Just the Tip: Suggestions For When You Go Heeled

 

Matt Jacques

Secure your handgun in a vehicle: If you carry daily, but find yourself in a place where you cannot legally carry, what are your options?  Here’s something that might help; invest in a cable lock from your nearest hardware store. With it you can secure a weapon in your vehicle field expedient fashion.  If it is a big lock, or a cable lock, you can attach it to the seat brackets in the vehicle. These are the most secure points inside the vehicle.  A cable lock through the mag well up through the slide keeps both major components from being stolen, a lock or cable through the trigger guard makes a quick and easy solution but is slightly less secure. Lock it, stow it under the seat out of sight. A simple lock similar to what comes in most handgun cases will work, and you can even drill a hole in the bracket to fit the tether.
Just the Tip 31 May: Suggestions For When You Go Heeled

This can also be a great resource should you get into an accident and need to be transported to the ER, and have no option other than asking the responding officer to take control of your gun (that will typically mean it will be days before you can recover it). This isn’t a perfect fix, nor foolproof, but it is an option to consider for those times when you don’t have any choice about temporarily disarming.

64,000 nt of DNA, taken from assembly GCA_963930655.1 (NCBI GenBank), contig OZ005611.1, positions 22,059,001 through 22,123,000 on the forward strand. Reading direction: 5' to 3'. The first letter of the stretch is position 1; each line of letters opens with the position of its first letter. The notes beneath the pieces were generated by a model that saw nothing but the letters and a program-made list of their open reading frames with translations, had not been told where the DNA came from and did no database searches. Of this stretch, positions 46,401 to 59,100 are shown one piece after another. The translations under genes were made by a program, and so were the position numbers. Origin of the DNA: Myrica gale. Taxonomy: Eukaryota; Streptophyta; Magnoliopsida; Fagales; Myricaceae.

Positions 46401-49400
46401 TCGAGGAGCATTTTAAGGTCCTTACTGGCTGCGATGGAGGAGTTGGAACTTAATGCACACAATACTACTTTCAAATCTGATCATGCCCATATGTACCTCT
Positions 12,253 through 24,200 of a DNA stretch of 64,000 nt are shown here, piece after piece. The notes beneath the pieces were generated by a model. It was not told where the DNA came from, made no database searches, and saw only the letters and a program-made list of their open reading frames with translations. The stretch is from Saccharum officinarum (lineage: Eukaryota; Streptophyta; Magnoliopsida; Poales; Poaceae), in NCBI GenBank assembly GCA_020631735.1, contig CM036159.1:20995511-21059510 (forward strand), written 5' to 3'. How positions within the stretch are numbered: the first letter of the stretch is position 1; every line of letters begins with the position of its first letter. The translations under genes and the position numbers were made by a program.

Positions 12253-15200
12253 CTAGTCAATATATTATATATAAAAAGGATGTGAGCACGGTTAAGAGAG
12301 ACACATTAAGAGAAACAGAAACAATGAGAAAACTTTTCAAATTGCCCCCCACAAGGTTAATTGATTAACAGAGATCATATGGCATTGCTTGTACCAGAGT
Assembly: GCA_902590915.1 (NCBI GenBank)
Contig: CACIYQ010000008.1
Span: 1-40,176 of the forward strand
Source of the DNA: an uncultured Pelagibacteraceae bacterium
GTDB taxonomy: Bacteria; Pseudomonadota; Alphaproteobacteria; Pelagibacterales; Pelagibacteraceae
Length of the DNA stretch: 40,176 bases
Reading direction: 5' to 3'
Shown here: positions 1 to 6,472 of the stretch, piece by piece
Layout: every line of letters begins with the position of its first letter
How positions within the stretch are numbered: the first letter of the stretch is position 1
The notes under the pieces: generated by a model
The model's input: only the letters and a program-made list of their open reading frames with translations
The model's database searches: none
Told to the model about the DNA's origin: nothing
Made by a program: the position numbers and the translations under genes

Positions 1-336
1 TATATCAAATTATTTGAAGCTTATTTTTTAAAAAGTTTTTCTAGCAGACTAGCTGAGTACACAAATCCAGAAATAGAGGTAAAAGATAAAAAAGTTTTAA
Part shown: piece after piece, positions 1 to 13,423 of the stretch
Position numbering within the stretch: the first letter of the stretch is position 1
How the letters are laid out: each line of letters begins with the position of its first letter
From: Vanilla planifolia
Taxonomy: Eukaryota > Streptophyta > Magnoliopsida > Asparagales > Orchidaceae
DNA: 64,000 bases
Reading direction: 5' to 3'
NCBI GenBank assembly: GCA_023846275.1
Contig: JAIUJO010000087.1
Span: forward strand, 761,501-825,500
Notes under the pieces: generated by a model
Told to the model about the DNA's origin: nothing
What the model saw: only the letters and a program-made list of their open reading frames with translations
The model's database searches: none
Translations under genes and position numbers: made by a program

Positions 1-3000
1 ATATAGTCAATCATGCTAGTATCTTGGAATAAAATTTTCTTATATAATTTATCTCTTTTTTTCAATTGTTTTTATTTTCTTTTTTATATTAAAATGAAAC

Just the Tip 31 May: Suggestions For When You Go HeeledJust the Tip 31 May: Suggestions For When You Go Heeled

Offset Your Belt for AIWB: If you’re a person who carries AIWB (Appendix Inside the Waist Band), you’ve probably already learned (or have at least been told) that the belt is probably more important that the holster. A tip you may have or have not thought about; start your belt (Ares Aegis is my absolute go –to) off by one belt loop.  This allows you to slim out your front section of waistline and not “stack” your buckle on top of your EDC handgun.  Just like everything EDC, play with it and give it some time to get used to the new feel.

Just the Tip 31 May: Suggestions For When You Go Heeled

Mark your batteries: Most optics require batteries. The tip: use a Sharpie to document the month and year to log the battery install date.  This helps remind you of when it was new, or when you might need to replace.  If it is an optic you use for duty, you should already be swapping batteries on a schedule, like you would the batteries in the smoke detector in your home.  The ones I use for training and student loaners are also ones I use for product development and research, so mine only get replaced when they finally fail.

Secure a Weapon in a Vehicle, Marking Batteries, Carrying AIWB

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